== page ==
Our View: Discussion on impacts of marijuana cultivation should happen before we vote
March 2, 2016
As Nevada County's supervisors this week made changes to language of the marijuana initiative scheduled for the June ballot — seeking to make the language of the measure easier to understand — they also unanimously stated that if the ballot measure fails, then they would repeal an existing ban on outdoor grows and work with stakeholders to develop regulations.
Such a "workshop" approach is what many of the growers, and many members of the community, have sought since supervisors put an urgency ordinance banning outdoor marijuana cultivation on their agenda in January.
But the problem is that they now first must defeat the supervisors' initiative at the ballot box to even have a conversation that we believe should take place before asking voters if they want to outright ban outdoor cultivation. Don't we have that backwards, as it currently stands? One supervisor seems to see it that way. And we would agree.
Supervisor Richard Anderson said he agrees with growers' concerns that the board moved too quickly when, on Jan. 12, it implemented an immediate ban on outdoor grows and limited indoor grows to 12 plants. He motioned for the board in the near future to consider repealing the ban and dispose of the June ballot measure. Instead he wants the board to work with growers on making new regulations.
Let’s educate ourselves and our children on the topic. Let’s act responsibly on all fronts. Let’s all aim to do the best possible job of understanding all aspects of these decisions and the impacts they will have on our community.
"I do hear your comments and I do agree we have gone too quickly," Anderson said during Tuesday's meeting.
Of course the reason the board acted so quickly, according to supervisors and Sheriff Keith Royal, was due to a March 1 deadline for local counties and municipalities to pass their own marijuana regulations before the state would step in with its own rules.
Although the author of the law that mandated that deadline had repeatedly said throughout January that the deadline would be removed in Assembly Bill 21, Royal told supervisors on Jan. 12 that, according to his contacts, AB21 would sail through the first committee but was "dead on arrival" in the second committee and that — without passing the urgency ordinance — the board would be playing "Russian roulette" if it waited to see whether the deadline would be removed.
In fact, that bill not only sailed out of committee, but also through the State Senate (35 to 3) and Assembly (65 to 0), and was signed by Gov. Brown on Feb. 3, nearly a full month ahead of the March 1 deadline.
Had the board elected to do as their fellow supervisor suggested and further discussed the issue, perhaps community concerns on both sides of the issue could have been not only heard, but actually addressed instead of immediately implementing an outright ban.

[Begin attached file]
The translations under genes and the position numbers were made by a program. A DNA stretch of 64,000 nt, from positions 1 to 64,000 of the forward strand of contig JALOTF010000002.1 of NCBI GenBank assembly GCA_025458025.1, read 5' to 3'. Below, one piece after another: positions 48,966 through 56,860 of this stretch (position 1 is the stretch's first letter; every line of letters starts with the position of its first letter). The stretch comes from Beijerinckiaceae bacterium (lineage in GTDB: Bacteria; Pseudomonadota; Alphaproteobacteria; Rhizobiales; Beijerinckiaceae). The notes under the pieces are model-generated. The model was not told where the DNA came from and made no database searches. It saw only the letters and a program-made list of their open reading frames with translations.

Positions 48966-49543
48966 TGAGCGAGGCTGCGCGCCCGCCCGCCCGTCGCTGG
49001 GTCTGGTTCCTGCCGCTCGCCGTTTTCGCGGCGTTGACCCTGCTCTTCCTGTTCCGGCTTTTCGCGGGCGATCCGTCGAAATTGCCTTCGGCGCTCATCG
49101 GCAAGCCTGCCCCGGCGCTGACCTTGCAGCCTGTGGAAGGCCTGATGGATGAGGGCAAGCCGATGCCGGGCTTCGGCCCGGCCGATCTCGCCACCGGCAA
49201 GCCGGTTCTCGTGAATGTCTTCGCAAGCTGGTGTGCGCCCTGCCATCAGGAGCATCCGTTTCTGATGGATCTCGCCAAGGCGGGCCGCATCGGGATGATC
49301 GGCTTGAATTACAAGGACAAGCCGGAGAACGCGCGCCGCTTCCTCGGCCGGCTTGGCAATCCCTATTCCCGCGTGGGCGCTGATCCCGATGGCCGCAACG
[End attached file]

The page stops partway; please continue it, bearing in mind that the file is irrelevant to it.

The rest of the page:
Perhaps there could have been discussion on opportunities to mitigate the nuisances residents have reported in residing near outdoor cultivation. Perhaps medical marijuana patients could find other options to exercise their state rights under Prop. 215, in a community that has banned dispensaries, as opposed to making it even more difficult by forcing them to grow indoors at likely greater cost.
Perhaps the community could have begun a full conversation on what is acceptable and unacceptable in terms of cultivation. Because whether Measure W — the local initiative from the Board of Supervisors — is approved or not, outdoor marijuana cultivation is not going to disappear from Nevada County. The sheriff's increased budget for helicopter surveillance approved by supervisors this week would appear to acknowledge that.
And had they not hurried to implement an outright ban, perhaps there could have been a call by our community leadership, our elected officials, to request actual research be done on the local impacts — economic and social — of the decisions they are making on this issue. Considering not only the local election slated for June, but also the state election in November — which currently has multiple measures lined up to be on the ballot seeking yea or nay votes on legalization of recreational marijuana — should there not be full discussion on the potential impacts before community members cast their vote?
Let's educate ourselves and our children on the topic. Let's act responsibly on all fronts. Let's all aim to do the best possible job of understanding all aspects of these decisions and the impacts they will have on our community.
Now is the time for that discussion, not after the ballots have already been cast.
The weekly Our View column represents the opinions of The Union Editorial Board. Contact the board at EditBoard@TheUnion.com.